Thursday, February 26, 2009

Foreclosure Loophole

CNBC has a good video related to our economic meltdown: Foreclosure Loophole. The theme of the video is that the mortgages have been securitized, tweaked, shuffled, and reshuffled to the point the banks holding the securitied can no longer "prove" that they even own a particular loan.

The significance of this video, from the perspective of our economic system, is that there are limits to the dogmatic assertion that markets need flexibility to promote economic growth. Having some flexibility in marketing mortgages can be beneficial. But here the securitization marketers sliced and diced the mortgages (for the purpose of generating transactions fees) to the point that a "concrete" asset morphed into an abstract security that required computer modeling to establish its value. Unfortunately, history has now demonstrated that the computer models were flawed. Beyond the flawed computer model, these securities were recharacterized to the point that the paper trail became shredded. Due to the lack of an adequate paper trail, the security holders now find themselves unable to prove that they even own the underlying mortgages that make up their securities!

Furthermore, one needs to question why these securities were even being created. It seems that they were being created as a means of selling the same asset (mortgage) over, over, and over again to generate commissions. Generating transaction fees does NOT generate wealth for the economy and is equivalent to churning, which is an abusive business tactic.

To make matters worse, the risk managers charged with insuring these security instruments (AIG as an example) failed to undertake due diligence in writing the insurance. So, as these security instruments failed, the insurance wasn't there to cover the losses.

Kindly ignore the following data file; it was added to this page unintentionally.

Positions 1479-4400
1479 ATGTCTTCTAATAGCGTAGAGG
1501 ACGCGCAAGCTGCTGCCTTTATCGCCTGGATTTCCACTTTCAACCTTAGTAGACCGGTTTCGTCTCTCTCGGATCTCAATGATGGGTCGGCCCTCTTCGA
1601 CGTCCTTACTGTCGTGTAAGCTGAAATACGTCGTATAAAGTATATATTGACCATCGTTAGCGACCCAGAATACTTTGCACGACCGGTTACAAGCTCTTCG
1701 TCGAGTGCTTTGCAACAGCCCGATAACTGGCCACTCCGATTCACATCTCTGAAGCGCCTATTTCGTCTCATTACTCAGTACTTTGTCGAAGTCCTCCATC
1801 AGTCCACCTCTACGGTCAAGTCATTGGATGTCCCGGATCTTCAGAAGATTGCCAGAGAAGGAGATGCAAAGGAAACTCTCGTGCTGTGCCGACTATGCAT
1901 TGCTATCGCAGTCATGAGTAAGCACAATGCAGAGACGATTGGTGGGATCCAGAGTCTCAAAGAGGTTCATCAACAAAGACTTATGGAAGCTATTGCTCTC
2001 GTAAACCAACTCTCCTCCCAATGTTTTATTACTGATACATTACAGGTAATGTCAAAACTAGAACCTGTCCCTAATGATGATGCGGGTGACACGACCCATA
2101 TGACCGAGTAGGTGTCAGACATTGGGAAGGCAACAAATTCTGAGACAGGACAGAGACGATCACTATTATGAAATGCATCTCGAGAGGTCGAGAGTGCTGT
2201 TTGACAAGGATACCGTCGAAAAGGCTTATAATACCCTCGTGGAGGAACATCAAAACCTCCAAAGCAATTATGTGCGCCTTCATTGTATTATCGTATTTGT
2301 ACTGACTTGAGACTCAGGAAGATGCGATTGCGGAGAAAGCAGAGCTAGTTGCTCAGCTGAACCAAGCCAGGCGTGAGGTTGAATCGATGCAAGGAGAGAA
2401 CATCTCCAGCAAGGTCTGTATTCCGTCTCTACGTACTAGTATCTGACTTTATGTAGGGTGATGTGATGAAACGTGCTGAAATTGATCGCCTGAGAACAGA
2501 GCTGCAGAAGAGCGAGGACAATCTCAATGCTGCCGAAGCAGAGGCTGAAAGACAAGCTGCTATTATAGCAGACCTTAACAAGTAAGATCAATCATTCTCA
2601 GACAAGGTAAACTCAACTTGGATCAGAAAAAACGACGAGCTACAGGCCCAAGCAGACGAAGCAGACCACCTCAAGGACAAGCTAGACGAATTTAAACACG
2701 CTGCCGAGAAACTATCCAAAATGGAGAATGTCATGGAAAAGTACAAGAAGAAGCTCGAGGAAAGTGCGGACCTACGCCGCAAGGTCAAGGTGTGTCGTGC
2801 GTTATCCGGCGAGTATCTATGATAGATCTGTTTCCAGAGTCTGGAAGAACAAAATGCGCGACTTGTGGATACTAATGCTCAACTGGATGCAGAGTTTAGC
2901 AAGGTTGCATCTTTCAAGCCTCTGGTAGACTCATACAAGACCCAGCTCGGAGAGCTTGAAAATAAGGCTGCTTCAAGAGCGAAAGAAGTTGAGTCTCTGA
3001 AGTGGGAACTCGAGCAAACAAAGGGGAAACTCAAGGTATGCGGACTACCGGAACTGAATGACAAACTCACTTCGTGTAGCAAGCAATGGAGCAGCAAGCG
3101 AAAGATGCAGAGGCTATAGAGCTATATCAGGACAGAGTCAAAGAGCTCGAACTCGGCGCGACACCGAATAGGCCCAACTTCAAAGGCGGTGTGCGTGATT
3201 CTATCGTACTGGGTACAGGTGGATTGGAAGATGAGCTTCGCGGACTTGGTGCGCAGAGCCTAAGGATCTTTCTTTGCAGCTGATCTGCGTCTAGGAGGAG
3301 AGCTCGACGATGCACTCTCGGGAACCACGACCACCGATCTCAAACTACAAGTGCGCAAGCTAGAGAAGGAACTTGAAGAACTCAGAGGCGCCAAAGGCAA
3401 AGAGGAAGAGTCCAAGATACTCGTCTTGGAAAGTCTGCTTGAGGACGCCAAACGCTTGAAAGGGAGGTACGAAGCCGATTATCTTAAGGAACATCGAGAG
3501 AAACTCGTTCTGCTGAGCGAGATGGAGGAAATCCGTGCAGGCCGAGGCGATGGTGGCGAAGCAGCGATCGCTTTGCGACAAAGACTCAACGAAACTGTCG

The meltdown of our financial system is a clear market failure resulting from the willful purposeful actions of some individuals without any regard to the potential damage to society that could result from their actions. Our financial system is supposedly built on trust. If the financial system does not want regulation, don't abuse the trust that society expects of you.

Yes innovation is good. But it is atrocious when innovation is misused to convert something that is concrete (such as a home mortgage) into an abstract unfathomable security. To resurect an old phrase this is "Voodoo Economics".

Update 2/27/2009: As luck would have it, I ran across the following in the March 2009 issue of Newsmax. Newsmax writes: "Beware of financial innovation. Why? Because most of it is designed to enrich the innovtors, not the investors. Just think of the multiple layers of fees, to the salespeople, servicers, banks, underwriters, and brokers selling mortgage-backed debt obligations. These new products (credit default swaps are another example) enriched their marketers during 2005-2007, only to impoverish the clients who held them in 2008."

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